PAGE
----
On the First Floor sits the Department of Education, which handles the approval of new schools, curriculum requirements, and regulating standardized testing such as the Wizarding Academic Realization Test and hosting the SAT and ACT in magical schools and communities. Opposite these offices is the Department of Transportation, which oversees the Magical Metro in most major cities along with the North American Magical Railway. They also address approvals for enchanted cars and vehicles and regulate the various operations of wizard-owned flight paths and airlines such as SorcerAir.
The Second Floor houses the departments which deal most directly with the management of the Wizarding States of America, such as the Department of National Affairs which handles law enforcement in the wizarding world. Though this department works on a large scale, they have individual task forces stationed in New York City, Boston, Philadelphia, Atlanta, Chicago, Houston, Las Vegas, San Francisco, and Los Angeles. The Department of Industry and Treasury sits on this floor as well, controlling the various budgets of the Bureau along with housing a Career Placement Office. They also help regulate and address the conversion of international wizarding currency into ordinary American Dollars.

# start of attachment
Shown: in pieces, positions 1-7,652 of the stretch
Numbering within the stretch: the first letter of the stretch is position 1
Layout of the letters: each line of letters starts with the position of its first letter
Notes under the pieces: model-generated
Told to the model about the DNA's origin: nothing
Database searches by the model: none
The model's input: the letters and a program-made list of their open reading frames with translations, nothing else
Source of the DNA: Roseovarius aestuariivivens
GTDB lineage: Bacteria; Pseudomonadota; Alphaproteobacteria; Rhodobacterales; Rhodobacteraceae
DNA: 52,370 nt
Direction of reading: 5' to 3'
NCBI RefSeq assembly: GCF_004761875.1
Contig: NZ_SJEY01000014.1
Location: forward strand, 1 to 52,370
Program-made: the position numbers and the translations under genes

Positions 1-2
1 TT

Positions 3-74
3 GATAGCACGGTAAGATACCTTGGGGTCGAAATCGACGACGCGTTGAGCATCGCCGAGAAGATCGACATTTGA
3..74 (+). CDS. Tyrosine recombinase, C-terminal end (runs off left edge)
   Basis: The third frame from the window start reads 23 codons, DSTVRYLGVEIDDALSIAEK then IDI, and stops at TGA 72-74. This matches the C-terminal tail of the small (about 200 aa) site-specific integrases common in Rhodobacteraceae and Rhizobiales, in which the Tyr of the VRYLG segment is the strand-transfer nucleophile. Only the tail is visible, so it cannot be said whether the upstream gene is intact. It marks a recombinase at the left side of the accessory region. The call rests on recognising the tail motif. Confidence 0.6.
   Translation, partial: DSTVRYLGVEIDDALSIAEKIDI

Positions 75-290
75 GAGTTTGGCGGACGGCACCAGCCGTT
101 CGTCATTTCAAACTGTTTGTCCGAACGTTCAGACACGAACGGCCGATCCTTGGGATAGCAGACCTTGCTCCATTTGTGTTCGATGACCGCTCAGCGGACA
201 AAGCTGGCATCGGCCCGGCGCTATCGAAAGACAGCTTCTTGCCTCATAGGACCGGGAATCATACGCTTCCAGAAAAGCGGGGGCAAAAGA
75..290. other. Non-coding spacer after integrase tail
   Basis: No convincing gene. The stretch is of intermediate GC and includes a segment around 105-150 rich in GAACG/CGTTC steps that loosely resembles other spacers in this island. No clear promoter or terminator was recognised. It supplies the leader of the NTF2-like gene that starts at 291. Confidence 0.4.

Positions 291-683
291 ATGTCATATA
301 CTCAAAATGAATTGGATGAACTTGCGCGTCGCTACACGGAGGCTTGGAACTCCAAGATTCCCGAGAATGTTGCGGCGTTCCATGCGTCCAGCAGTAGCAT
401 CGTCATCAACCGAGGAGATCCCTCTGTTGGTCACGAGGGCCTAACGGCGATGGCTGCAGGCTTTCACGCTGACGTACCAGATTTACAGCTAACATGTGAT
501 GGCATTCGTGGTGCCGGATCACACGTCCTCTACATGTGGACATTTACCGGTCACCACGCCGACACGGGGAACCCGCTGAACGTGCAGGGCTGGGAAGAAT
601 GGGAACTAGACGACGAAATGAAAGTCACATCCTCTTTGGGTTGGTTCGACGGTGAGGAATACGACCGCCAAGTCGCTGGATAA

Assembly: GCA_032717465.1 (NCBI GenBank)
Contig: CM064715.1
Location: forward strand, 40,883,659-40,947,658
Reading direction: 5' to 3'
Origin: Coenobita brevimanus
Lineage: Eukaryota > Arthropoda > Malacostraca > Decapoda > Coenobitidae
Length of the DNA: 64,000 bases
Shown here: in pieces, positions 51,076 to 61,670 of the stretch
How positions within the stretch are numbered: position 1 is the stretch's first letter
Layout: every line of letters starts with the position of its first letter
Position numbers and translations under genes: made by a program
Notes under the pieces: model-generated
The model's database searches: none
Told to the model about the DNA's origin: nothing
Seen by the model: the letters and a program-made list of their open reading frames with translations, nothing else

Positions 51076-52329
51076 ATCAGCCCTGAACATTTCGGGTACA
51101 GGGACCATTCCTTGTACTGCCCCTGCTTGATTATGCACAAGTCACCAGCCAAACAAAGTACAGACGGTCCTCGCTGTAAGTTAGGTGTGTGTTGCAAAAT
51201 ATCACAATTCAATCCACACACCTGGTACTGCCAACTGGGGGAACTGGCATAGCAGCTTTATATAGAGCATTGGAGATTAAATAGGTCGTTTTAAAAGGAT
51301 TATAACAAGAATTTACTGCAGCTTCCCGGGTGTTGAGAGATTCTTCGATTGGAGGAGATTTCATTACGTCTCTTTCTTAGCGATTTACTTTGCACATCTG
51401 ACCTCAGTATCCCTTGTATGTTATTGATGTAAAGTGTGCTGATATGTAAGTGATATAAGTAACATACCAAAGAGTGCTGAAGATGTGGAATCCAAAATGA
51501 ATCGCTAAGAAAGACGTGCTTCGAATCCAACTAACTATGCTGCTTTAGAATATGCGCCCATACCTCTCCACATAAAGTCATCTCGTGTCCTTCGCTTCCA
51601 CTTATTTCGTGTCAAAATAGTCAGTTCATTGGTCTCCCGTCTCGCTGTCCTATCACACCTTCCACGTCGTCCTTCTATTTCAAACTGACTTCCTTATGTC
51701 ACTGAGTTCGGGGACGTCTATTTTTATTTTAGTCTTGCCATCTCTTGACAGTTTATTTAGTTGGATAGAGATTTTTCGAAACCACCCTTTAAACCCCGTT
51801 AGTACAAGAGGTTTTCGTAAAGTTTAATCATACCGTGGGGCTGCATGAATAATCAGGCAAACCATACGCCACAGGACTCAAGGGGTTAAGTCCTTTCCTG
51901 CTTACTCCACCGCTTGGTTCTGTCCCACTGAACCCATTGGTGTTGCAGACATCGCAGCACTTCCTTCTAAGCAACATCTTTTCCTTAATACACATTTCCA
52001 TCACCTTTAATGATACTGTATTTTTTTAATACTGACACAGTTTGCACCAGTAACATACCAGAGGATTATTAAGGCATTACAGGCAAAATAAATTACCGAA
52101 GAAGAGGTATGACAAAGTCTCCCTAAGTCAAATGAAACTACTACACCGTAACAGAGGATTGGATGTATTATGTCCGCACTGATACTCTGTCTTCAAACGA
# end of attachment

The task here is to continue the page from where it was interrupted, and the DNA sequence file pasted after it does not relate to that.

The Department of Foreign Affairs is housed on the Third Floor of the Kennedy Building, which includes representatives of the International Magical Trading Standards Body, International Magical Office of Law, and the International Confederation of Wizards. They often work to set regulations which are passed down to the Processing Department in the Powhatan Building with regard to international travel and visas.
The Alden Building is home to one of the most important aspects of the Bureau of Magical Affairs, the Magical Congress that mimics the Congress of the United States. Much like its ordinary counterpart, the Magical Congress consists of a House and Senate, with representatives and senators chosen from each of the 50 United States. Unlike the Ordinary Congress, representatives from territories of the United States such as Puerto Rico are considered full members of the House and Senate and are given equal voting rights. This building can only be accessed via the Ground Floor lobby from the Powhatan Building.
The First Floor contains a vast meeting chamber for the Congress, which can be split in two if necessary to allow both branches of Congress to meet separately if necessary. Several other meeting and conference rooms are housed here as well, so that the various committees of Congress can meet without occupying the larger meeting chamber. Two such committees are the Committee of Right-Doings and Wrong-Doings and the Committee of Goings-On.
Above the first floor, the rest of the building is dedicated to offices for the various members of the House and Senate, with most of the members of the House on the Second Floor and most of the senators on the Third Floor.
The official Congress Library is contained in an underground level below the lobby.